An Examination of the Roles of Nicotine and Non-Nicotine Sensory Stimuli in Attentional Bias and the Subjective Effects of Smoking
Degree awarded: M.A. Psychology. American University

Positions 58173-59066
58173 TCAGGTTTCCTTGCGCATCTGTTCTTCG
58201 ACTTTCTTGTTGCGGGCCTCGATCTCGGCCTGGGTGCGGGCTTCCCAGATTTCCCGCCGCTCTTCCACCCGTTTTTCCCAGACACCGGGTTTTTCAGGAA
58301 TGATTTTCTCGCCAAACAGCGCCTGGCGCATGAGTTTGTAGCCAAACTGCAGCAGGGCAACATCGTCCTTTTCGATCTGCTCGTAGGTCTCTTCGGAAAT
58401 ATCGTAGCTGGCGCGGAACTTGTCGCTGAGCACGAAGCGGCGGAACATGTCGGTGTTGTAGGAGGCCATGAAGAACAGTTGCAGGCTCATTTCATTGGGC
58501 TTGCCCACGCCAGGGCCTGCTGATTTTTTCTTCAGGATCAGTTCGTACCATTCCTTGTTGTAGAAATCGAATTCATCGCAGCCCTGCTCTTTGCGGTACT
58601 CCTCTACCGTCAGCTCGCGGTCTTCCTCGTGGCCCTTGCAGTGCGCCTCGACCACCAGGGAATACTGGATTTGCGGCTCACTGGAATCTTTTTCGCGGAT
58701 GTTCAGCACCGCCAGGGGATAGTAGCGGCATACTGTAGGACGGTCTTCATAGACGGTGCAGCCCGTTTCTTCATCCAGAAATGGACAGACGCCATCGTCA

Smoking nicotine (NIC) or denicotinized (DN) cigarettes reduces craving and withdrawal in smokers (Donny et al., 2006; Gross et al., 1997; Butchsky et al., 1995). Both the sensory aspects (e.g. taste, smell, feel) of cigarettes and nicotine exposure affect smokers. An attentional bias to smoking-related stimuli exists among smokers (Zack et al., 2001; Johnsen et al., 1997; Gross, Jarvik, & Rosenblatt, 1993), particularly after abstinence (Zack et al., 2001; Gross et al., 1993). Paying greater attention to smoking-related cues than neutral cues could promote smoking and impede cessation (Niaura et al., 1988). The current study examined attentional bias and subjective behaviors in 63 daily smokers assigned to smoke a NIC, DN, or no cigarette after 12 hours of abstinence. NIC and DN smokers reduced urge to smoke, mood disturbance, and withdrawal more than controls, but did not differ from each other. Contrary to predictions, the three conditions did not show differences in attentional bias to smoking-related stimuli.